Measuring quality improves care

Measuring and reporting performance does improve care, according to an article in the Milwaukee Journal Sentinel. 

The article states that a recent study compared the care given to patients by physician practices that belong to the Wisconsin Collaborative for Healthcare Quality, an initiative that measures and reports performance on diabetes metrics, to the care given by physicians not in the collaborative.

Key findings from the study:

  • Physician practices in the Collaborative scored better on metrics that were being measured and publicly reported, including glycohemoglobin testing and lipid testing in diabetics.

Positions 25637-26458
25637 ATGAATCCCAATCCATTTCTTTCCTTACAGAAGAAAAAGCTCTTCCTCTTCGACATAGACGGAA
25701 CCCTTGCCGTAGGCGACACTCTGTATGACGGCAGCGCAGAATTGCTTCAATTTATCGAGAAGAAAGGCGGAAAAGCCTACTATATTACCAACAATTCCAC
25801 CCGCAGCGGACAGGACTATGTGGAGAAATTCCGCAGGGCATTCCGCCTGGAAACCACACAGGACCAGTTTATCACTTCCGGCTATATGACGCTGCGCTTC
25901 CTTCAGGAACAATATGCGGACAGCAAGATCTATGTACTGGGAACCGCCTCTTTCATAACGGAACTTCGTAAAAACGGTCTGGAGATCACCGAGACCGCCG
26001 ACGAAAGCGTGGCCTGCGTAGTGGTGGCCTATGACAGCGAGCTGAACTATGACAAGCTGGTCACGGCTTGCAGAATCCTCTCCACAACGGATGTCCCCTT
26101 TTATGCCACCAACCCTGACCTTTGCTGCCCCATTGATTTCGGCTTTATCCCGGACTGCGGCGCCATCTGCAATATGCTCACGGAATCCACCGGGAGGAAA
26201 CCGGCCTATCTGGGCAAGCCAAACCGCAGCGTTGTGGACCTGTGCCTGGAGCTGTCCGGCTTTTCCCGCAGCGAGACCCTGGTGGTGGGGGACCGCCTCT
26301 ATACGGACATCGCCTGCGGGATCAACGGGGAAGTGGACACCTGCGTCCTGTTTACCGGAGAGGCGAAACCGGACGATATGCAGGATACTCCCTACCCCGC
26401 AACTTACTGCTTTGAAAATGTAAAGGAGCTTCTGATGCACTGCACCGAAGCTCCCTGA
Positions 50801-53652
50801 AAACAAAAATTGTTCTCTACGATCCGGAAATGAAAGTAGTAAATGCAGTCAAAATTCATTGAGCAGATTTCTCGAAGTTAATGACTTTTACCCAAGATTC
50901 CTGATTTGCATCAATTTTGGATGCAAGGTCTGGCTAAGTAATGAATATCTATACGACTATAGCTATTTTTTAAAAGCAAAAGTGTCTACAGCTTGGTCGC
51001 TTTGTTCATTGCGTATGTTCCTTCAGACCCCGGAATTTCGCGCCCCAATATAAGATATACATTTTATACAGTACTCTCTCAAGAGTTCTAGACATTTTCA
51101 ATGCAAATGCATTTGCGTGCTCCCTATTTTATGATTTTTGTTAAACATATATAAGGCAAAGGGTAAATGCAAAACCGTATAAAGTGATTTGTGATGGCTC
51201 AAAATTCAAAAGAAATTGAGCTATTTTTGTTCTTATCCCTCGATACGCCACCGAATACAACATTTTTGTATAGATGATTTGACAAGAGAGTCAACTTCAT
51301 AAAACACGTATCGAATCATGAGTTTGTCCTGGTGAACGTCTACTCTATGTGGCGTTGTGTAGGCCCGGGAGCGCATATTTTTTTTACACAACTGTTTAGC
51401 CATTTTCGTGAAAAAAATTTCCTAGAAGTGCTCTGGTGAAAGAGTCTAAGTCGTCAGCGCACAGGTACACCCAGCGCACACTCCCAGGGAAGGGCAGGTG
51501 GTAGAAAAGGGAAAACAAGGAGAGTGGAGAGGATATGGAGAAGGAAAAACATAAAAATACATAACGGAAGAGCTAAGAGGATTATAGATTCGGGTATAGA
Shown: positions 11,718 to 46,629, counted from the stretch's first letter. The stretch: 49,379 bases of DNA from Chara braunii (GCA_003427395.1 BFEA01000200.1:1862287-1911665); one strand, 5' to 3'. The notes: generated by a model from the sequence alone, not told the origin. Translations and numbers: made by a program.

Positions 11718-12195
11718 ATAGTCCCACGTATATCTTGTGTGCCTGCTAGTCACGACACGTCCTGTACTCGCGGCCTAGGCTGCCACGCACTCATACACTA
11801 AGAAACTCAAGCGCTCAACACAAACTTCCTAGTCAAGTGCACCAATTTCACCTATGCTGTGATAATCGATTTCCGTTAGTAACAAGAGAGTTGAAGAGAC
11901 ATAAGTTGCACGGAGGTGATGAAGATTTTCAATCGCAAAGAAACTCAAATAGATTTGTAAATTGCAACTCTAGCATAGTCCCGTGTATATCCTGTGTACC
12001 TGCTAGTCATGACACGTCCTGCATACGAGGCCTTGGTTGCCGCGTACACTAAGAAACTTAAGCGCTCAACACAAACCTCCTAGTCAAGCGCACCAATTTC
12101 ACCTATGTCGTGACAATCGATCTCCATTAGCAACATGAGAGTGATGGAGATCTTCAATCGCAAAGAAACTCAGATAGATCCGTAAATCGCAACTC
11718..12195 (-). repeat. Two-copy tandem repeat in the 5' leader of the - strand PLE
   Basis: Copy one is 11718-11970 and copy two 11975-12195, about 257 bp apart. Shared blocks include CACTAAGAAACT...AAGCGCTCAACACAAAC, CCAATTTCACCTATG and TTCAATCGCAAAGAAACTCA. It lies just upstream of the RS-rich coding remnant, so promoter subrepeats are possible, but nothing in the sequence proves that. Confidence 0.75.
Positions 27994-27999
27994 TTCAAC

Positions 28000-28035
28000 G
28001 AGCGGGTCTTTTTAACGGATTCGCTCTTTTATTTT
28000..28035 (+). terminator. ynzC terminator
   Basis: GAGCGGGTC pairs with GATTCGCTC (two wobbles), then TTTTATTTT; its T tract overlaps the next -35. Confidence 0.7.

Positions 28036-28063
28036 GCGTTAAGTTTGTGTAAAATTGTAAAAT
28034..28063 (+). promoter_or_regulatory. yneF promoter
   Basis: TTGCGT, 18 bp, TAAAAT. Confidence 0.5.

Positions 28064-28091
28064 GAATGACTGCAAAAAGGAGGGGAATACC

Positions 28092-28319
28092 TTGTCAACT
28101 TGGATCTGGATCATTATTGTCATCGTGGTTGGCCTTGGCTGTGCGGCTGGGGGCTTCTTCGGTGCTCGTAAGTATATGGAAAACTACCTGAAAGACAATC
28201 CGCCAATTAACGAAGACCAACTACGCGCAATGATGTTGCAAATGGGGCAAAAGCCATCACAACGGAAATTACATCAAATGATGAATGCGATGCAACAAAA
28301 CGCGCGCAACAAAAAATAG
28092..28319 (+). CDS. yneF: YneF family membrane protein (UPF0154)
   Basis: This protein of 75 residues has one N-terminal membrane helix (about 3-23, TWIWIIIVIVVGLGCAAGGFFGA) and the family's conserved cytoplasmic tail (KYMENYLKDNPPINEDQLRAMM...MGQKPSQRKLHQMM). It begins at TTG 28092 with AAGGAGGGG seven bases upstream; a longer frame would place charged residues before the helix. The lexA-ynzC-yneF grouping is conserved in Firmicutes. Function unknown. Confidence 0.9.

• Some non-Collaborative physician groups outperformed the Collaborative group on measures that were not being measured and publicly reported, including diabetic eye exams.
  • For Collaborative members, there was significant overall improvement in 7 of the 8 measures that were measured and reported for at least 3 years.
  • Practices in the collaborative that were initially ranked low compared to their counterparts improved at a greater rate than those ranked higher when public reporting started.

The authors state that there were some weaknesses in the study, including the fact that membership in the collaborative was voluntary, therefore practices that joined may have been more motivated to make improvements.

(Sources: Kaiser Daily Health Policy Project, http://kaiserhealthnews.org, October 24, 2011; Wisconsin Collaborative for Healthcare Quality website, http://www.wchq.org, October 2011)